Dr. Auge most recently co-edited a book titled, Contemporary Irish Poetry and the Climate Crisis, which looks at the climate crisis through the lens of Irish poetry—past and present—to demonstrate the significant prescience and importance of poetry in the face of potential catastrophe. For Dr. Auge, however, his own sense of personal achievement is not derived from his exemplary scholarship, but rather his personal inroads and connections he’s made with his students: “I’m glad that I published—I thought that was a professor’s job. I don’t want to downplay that because it was important to me. However, it’s always been the relationship experience with my students that have been the most important to me. The goal has always been to let the students say the brilliant things and to come up with innovative interpretations.”

The COVID-19 pandemic certainly caused upheaval in the academic world. It eliminated any in-person-contact, students were forced to learn remotely, and teachers were expected to teach online. When asked about the challenges the unprecedented COVID-19 pandemic made on the last few years of Dr. Auge’s teaching, he was astonishingly optimistic about the whole situation: “I was on sabbatical in 2020 in Ireland when the pandemic hit. It looked like every American in Europe was in the Dublin airport. It wasn’t until Fall 2021 when I went back to teaching. Fortunately, the classrooms were big enough where the usual class dynamic could still exist, though our faces were obscured by the masks, so I wasn’t able to recognize anyone after the masks went away. It was really alienating to be on Zoom. I like face-to-face instruction. To answer your question, I don’t think it soured my last few years of teaching at all.”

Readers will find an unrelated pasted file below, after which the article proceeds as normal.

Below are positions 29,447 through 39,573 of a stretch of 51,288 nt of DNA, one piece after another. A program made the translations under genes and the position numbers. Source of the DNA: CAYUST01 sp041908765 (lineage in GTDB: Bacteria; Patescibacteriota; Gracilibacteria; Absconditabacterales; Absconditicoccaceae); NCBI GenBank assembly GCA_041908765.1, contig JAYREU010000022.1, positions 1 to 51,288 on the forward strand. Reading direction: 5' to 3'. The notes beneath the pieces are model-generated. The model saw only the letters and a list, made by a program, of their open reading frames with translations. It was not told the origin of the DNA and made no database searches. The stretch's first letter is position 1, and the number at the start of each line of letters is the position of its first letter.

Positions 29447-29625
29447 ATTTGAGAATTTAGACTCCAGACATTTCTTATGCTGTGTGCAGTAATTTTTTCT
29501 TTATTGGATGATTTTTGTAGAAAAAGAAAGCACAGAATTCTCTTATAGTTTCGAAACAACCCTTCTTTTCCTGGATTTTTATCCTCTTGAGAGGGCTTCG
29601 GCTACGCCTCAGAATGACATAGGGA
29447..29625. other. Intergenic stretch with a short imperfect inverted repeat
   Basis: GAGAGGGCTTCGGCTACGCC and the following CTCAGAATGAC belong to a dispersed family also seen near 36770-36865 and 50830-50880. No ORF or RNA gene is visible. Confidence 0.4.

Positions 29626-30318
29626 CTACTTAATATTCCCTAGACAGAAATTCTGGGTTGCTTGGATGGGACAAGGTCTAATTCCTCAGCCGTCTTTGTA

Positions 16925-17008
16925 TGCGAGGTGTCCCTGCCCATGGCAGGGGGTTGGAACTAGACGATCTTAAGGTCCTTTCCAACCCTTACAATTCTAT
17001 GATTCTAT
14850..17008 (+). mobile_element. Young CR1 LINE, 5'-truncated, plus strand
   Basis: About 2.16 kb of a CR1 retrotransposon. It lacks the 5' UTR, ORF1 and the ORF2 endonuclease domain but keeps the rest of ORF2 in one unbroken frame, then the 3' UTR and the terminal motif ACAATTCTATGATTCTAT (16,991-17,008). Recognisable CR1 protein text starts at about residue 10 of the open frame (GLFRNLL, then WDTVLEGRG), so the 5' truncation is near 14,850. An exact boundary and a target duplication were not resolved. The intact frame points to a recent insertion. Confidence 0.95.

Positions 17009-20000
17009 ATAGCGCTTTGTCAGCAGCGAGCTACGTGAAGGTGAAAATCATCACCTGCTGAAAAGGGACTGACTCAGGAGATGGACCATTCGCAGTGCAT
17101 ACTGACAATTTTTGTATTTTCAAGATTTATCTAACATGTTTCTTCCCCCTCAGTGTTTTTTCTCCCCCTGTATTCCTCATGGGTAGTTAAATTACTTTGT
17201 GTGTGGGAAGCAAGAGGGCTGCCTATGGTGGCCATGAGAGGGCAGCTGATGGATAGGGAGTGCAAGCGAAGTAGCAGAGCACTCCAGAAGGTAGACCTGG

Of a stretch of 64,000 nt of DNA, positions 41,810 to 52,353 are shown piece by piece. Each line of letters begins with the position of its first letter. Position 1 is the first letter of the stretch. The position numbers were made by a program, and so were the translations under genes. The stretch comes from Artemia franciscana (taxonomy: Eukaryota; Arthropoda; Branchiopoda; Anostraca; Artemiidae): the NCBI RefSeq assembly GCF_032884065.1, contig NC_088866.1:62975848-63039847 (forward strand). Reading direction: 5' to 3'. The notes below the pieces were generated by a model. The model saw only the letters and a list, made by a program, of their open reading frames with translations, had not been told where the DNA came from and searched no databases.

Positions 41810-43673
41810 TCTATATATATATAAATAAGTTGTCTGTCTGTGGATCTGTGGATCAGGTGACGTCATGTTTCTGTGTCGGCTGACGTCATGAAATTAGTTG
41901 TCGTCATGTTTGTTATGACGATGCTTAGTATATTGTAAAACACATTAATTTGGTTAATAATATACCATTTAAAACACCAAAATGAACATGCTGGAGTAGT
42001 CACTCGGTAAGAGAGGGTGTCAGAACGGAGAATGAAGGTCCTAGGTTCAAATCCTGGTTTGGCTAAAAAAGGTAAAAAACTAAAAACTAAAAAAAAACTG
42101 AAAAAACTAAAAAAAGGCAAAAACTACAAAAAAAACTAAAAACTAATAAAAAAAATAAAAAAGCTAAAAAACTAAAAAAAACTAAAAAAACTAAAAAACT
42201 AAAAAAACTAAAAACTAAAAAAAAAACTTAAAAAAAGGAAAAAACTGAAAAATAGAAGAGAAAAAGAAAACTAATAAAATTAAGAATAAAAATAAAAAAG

As a student, it was always comforting to listen to our more experienced professors talk about other notable events in world history and how Loras College and the nation persevered in spite of them, and Dr. Auge was one such professor who did just that. Dr. Auge remembers the horrifying September 11, 2001, attack on the World Trade Centers in New York and how there was an intense amount of grief, trauma, and uncertainty for the future. “I remember that day vividly,” said Auge, “I asked students in my Literary Criticism class if they wanted class cancelled, and to my surprise, they said ‘no.’ They wanted class to carry on as usual with a moment of silence, I think that’s a testament to the kind of students we have—very brave and caring.”

Now that the pandemic has largely become endemic, Dr. Auge has decided that his time for retirement could not be more appropriate. “I have to say, the changes to the curriculum really hastened my exit; however, I think the restored normality has been a comfort to me and has helped me realize that I won’t be leaving my colleagues in a bind. I always wanted to leave on the best of terms and with high personal standards for myself and in my teaching, and I think that time is now.”

Dr. Auge has no firm plans for his retirement, he does intend on staying in Dubuque and doing some travelling, seeing his kids and extended family, and of course writing in his spare time when he’s not doing other things. I think I can speak for all of Dr. Auge’s students when I say that it has been a true honor and privilege to learn under such an accomplished and well-respected person. Loras College owes you a huge debt of gratitude, Dr. Auge. Congratulations on your retirement!